All of this has weakened the European vision, and again immigration and race that once seemed attenuated by globalization have become defining issues of its future.
Hungary’s Orban is a leading voice championing illiberal government, but he’s far from alone. Hungary is among the EU’s Visegrad V-4 group that also includes Poland, the Czech Republic and Slovakia, the more developed countries of Eastern Europe. Each has undergone a political swing to the right such that the European Commission is investigating Poland and Hungary for introducing anti-democratic laws that might contravene EU regulations.
Last year, Orban welcomed Russia’s Vladimir Putin, embroiled in the fallout over the Ukraine, and attacked attempts by other governments to “lock Russia out of Europe.”
This year, China’s President Xi Jinping chose to visit the Czech Republic as his only European stop on the way to the United States and with his Czech counterpart announced a strategic partnership between the two countries. Milos Zeman had already described China as having a political model that could teach much about how to “stabilize” a country – a far cry from the issue of human rights and Tibet raised by his predecessor Vaclav Havel.
High on the agenda was China’s involvement in multibillion dollar infrastructure projects. “China could provide the resources that the much troubled Western Europe can no longer afford,” said Feng Zhongping with China Institutes of Contemporary International Relations in Beijing.
The first significant contract with the Czech Republic came two years ago between Czech-Slovak J&T Financial Group and the private Chinese conglomerate CEFC, valued at $750 million. That was followed by CEFC’s investment in Travel Service Airlines with plans for a 40 percent stake.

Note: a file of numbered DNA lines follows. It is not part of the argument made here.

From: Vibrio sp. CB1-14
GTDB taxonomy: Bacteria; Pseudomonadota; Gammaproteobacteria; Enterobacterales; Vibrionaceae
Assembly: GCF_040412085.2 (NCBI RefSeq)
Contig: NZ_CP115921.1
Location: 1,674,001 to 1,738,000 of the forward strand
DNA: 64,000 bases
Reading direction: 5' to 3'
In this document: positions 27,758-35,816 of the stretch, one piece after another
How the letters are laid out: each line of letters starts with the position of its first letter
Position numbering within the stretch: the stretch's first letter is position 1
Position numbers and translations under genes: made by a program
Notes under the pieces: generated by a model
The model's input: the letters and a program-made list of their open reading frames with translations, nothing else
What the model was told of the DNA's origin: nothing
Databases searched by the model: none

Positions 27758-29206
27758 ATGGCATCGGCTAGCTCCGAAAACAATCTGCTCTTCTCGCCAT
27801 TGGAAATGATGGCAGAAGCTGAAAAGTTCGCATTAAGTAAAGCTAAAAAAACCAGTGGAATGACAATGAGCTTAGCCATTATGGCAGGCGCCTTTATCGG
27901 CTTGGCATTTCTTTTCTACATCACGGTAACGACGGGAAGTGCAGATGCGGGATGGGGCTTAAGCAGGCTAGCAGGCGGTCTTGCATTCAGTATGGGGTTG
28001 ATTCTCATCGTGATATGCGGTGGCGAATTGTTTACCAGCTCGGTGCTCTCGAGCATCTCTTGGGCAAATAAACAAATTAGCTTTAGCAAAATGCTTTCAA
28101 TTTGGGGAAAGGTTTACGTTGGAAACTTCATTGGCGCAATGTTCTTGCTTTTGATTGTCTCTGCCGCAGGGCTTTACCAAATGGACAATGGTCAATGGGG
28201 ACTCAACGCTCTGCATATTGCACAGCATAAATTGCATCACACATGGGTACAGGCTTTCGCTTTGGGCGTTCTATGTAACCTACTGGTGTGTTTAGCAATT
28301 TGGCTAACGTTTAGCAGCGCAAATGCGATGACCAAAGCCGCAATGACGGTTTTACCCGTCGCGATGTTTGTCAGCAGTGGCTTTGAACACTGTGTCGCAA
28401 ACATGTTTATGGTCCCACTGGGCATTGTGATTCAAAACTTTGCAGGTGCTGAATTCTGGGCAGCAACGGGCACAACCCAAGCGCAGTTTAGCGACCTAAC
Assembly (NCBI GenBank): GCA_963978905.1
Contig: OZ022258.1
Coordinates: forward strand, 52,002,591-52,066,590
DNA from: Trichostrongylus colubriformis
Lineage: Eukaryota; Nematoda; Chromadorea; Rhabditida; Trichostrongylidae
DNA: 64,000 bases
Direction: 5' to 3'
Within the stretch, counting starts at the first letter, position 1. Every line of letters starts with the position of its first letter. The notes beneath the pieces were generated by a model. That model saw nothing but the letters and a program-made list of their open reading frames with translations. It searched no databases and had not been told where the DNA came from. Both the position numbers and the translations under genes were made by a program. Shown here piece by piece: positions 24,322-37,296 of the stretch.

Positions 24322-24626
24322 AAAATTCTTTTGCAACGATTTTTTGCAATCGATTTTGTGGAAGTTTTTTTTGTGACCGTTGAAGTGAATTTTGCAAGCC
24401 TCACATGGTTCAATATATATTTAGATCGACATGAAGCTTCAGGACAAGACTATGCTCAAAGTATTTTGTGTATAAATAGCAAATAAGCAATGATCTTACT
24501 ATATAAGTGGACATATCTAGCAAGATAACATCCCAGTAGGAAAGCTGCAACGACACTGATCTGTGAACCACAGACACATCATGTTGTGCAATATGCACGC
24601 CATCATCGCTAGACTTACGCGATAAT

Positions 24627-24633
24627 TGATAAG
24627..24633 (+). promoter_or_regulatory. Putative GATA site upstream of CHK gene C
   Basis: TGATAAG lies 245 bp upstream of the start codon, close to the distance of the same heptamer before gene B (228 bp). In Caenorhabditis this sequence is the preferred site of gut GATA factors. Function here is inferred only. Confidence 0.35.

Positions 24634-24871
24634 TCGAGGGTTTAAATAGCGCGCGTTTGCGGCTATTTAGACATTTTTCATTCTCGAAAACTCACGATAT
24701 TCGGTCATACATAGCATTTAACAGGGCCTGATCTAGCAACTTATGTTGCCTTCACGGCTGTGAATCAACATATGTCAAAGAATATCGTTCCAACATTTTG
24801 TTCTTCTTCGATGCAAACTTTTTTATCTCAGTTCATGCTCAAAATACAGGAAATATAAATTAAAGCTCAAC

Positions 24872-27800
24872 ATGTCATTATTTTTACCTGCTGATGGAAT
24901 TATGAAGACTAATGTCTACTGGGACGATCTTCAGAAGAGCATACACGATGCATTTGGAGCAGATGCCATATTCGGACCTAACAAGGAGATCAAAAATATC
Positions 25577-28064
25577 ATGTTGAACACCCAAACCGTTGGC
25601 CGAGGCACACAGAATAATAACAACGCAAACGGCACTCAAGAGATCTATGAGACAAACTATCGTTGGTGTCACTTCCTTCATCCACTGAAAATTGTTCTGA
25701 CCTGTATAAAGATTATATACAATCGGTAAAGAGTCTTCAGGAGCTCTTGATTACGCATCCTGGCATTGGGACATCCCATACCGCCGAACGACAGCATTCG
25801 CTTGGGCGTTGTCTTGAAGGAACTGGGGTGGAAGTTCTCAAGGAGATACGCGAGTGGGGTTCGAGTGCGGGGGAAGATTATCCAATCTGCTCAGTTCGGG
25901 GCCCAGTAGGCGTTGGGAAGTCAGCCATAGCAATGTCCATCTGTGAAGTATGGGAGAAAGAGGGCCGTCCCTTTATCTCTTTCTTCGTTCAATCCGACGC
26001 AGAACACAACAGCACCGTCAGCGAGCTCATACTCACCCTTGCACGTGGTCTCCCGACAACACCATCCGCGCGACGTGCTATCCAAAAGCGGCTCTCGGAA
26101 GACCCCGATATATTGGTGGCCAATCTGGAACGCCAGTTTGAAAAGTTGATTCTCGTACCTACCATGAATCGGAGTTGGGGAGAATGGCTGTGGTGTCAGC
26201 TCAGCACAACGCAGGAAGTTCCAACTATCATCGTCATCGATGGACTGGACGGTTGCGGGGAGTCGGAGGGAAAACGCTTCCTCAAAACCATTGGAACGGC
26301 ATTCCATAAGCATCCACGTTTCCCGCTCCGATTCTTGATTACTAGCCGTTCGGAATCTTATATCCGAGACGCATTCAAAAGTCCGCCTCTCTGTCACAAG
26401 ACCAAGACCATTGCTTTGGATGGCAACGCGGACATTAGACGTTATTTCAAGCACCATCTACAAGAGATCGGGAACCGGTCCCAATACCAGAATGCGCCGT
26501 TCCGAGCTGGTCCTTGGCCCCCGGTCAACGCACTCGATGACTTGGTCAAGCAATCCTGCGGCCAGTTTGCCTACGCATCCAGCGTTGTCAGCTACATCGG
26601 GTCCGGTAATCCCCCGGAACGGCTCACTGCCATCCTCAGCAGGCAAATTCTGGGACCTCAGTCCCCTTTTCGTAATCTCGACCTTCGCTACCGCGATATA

Similar deals have been struck throughout the region. In Poland, the Pinggao Group, a subsidiary of the State Grid Corporation of China, has won contracts to build electric transmission lines; $84 million from the 16+1 investment fund is being used for wind energy projects. Chinese companies also funded Wólka Kosowska, a sprawl of shopping malls north of Warsaw. A $1.6 billion Chinese bond is due to finance a railway project between Hungary and Serbia, and the Xanga Investment and Development group won a 75-year license to operate the international airport in Hungary’s second largest city, Debrecen.
“There is more and more talk of playing the China card,” says Damian Wnukowski of the Polish Institute of International Affairs. “Given our past with the Soviet Union, dealing with China is comparatively straightforward because the primary relationship is the economy.”
The EU is aware of the Chinese or Russian influence, and for that matter, the popularity of authoritarianism, but does not yet have an overriding policy to counter it. Anti-trust measures on energy deals may not be enough.One estimate from Christoph Leitl, president of the Austrian Federal Economic Chamber, suggests that the EU must quadruple its financial assistance to balance Russia’s influence.
Some initial steps should include re-examination of EU regulations on democracy, free speech and human rights with stronger implementation if necessary. There is no mechanism to expel a member state. But more than anything, the EU needs to take on the debate and win.
In a recent rousing anti-immigration speech, Orban offered an implicit challenge to liberal democracy, accusing the EU of stealthily devouring more and more of “our national sovereignty” and adding, “The time has come to prevent the destruction of Europe, and to save the future of Europe.”
This is a direct challenge to the EU’s existence, one emboldened by friendships with Russia and China. At stake is the most successful economic and democratic experiment in modern history. The issue is too important for Europe, once again, to be taken by surprise.
*Humphrey Hawksley, a correspondent for the BBC, is the author of The Third World War (Macmillan) – a hypothetical account of a conflict between Russia, China, India and the United States.